The double-helix work gave rise to further research in the Cambridge unit on the mechanism by which DNA is translated into proteins. With the work and the number of researchers it attracted expanding, the unit outgrew its place in the physics laboratory. At this critical juncture Perutz, joining forces with the Cambridge protein biochemist Fred Sanger, applied to the MRC for a new Laboratory of Molecular Biology (known as the LMB). The laboratory opened on the outskirts of Cambridge in 1962. Perutz became its first chair and for seventeen years light-handedly guided the institution, which quickly established itself as a key center of the burgeoning new field of molecular biology. The memorandum written to argue for the new laboratory became the basis for a series of lectures and finally a book on Proteins and Nucleic Acids: Structure and Function (1962), which Perutz liked to regard as the first textbook of the new discipline.

Perutz’s approach in leading the laboratory consisted in keeping administration and formal paperwork at a minimum. Asked for the recipe for a successful laboratory such as the LMB, Perutz’s usual answer was that the key lay in picking good people and helping them get what they needed to develop their work and for the rest let them follow their own interests. He also believed that seeing the leading people of a lab doing work at the bench helped boost working morale.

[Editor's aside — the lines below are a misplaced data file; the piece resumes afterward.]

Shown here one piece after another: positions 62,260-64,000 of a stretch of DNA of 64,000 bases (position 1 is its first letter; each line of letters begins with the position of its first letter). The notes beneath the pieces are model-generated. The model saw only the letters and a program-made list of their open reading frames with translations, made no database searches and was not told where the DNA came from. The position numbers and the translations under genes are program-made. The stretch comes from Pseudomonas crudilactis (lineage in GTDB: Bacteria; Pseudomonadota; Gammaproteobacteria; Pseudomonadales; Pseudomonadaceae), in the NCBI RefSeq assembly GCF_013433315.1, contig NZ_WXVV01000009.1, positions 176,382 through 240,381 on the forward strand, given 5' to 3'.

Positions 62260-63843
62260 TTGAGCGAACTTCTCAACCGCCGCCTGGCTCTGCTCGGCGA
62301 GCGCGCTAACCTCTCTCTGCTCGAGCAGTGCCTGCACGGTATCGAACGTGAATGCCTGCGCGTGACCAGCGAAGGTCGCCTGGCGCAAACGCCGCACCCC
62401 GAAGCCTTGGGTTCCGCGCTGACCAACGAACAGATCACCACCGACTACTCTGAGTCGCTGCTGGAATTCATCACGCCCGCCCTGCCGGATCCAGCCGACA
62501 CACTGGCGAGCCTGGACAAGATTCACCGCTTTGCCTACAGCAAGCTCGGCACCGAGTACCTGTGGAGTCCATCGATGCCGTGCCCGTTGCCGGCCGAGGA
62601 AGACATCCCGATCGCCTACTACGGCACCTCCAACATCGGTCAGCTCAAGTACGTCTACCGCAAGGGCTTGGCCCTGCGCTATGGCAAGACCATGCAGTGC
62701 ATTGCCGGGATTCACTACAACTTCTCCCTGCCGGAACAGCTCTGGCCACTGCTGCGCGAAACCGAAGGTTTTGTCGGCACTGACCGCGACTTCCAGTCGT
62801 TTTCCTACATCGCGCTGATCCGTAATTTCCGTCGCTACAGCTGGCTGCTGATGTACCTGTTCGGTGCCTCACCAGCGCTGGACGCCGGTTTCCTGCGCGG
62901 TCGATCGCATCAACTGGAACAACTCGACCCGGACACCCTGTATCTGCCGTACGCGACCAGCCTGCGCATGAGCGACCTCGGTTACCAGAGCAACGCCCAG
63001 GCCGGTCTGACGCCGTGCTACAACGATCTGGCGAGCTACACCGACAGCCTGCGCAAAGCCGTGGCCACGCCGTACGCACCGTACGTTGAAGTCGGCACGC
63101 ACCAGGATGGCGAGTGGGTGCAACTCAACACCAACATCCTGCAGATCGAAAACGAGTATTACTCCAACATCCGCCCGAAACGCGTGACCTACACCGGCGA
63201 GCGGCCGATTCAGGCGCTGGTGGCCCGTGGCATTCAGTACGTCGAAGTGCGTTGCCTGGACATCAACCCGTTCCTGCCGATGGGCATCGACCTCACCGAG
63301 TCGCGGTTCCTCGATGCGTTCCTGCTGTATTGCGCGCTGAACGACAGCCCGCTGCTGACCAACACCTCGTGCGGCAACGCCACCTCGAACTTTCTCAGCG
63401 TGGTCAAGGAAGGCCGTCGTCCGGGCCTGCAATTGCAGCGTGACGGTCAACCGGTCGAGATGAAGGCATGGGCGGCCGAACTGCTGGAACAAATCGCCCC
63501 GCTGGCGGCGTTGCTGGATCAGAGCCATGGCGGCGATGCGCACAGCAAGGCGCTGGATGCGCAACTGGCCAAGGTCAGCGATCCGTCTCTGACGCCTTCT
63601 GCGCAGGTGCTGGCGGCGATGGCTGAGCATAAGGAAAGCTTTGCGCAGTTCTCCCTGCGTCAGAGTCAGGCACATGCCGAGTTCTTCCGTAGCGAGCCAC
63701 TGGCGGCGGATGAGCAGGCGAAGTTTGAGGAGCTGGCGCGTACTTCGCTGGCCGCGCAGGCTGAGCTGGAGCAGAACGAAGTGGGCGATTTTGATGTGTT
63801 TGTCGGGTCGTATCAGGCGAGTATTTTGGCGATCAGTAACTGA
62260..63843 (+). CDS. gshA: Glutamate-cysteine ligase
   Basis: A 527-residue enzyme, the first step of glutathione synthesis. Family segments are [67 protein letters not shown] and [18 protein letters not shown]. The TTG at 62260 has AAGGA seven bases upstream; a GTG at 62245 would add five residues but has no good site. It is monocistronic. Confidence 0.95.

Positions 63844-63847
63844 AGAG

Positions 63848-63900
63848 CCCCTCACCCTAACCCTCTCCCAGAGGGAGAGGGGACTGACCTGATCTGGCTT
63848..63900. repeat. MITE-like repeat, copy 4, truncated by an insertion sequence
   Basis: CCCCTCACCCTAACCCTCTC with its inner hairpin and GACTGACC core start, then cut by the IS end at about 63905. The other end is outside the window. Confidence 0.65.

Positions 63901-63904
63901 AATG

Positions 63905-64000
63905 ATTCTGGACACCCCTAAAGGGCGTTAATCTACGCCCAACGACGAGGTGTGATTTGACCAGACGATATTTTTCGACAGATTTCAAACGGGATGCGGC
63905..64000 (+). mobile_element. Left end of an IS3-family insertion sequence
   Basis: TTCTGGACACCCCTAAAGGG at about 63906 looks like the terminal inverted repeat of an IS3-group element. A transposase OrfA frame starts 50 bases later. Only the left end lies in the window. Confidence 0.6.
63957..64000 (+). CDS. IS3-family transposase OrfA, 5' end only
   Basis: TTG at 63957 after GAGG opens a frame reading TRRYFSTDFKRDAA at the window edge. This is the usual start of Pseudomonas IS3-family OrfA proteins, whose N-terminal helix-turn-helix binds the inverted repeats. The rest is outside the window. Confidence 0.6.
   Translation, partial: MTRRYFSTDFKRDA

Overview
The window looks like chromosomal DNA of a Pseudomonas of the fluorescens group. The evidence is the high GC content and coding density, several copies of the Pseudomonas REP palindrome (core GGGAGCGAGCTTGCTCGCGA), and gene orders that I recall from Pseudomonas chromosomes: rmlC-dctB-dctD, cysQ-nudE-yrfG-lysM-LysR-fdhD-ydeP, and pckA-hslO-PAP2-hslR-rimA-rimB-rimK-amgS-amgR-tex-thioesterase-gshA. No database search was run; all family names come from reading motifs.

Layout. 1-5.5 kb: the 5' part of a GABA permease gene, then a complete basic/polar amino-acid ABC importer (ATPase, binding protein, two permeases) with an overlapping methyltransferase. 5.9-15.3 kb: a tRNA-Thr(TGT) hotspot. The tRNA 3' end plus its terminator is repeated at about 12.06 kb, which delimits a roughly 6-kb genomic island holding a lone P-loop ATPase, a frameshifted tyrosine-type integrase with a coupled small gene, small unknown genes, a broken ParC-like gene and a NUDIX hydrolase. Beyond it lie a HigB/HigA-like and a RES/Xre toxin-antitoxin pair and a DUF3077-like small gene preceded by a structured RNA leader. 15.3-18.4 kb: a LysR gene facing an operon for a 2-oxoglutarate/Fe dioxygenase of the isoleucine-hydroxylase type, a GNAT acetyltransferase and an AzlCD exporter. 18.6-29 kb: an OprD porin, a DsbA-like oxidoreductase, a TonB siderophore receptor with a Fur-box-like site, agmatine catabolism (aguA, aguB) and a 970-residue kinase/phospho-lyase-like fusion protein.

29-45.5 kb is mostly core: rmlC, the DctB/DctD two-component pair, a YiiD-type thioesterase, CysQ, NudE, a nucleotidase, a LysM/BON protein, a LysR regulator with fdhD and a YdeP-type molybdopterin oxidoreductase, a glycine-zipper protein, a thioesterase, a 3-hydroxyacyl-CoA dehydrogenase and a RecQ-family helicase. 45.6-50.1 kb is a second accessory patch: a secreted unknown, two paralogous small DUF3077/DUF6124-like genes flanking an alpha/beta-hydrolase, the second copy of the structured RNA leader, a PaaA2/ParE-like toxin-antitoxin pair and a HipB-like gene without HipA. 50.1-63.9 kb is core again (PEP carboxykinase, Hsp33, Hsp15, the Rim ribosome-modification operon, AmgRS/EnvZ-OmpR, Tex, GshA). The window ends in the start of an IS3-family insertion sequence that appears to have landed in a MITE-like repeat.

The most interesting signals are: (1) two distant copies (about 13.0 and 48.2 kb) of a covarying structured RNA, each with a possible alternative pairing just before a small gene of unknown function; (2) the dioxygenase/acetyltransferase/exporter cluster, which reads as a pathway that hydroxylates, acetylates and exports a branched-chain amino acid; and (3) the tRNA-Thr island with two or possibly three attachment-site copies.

Despite disliking committee work, Perutz agreed to act as first chair of the European Molecular Biology Organization, founded in 1963. The main aim of the organization, formed by molecular biologists, was to fund a European fellowship, training, and travel program. However, Perutz remained critical of the plan to found a European molecular biology laboratory, which he thought would become too much a bureaucratic structure and would divert capable people away from existing laboratories. At times Perutz was disappointed that he missed out on a university career, but in later years he increasingly saw the advantages of being able to dedicate all his time to research and to building up the LMB.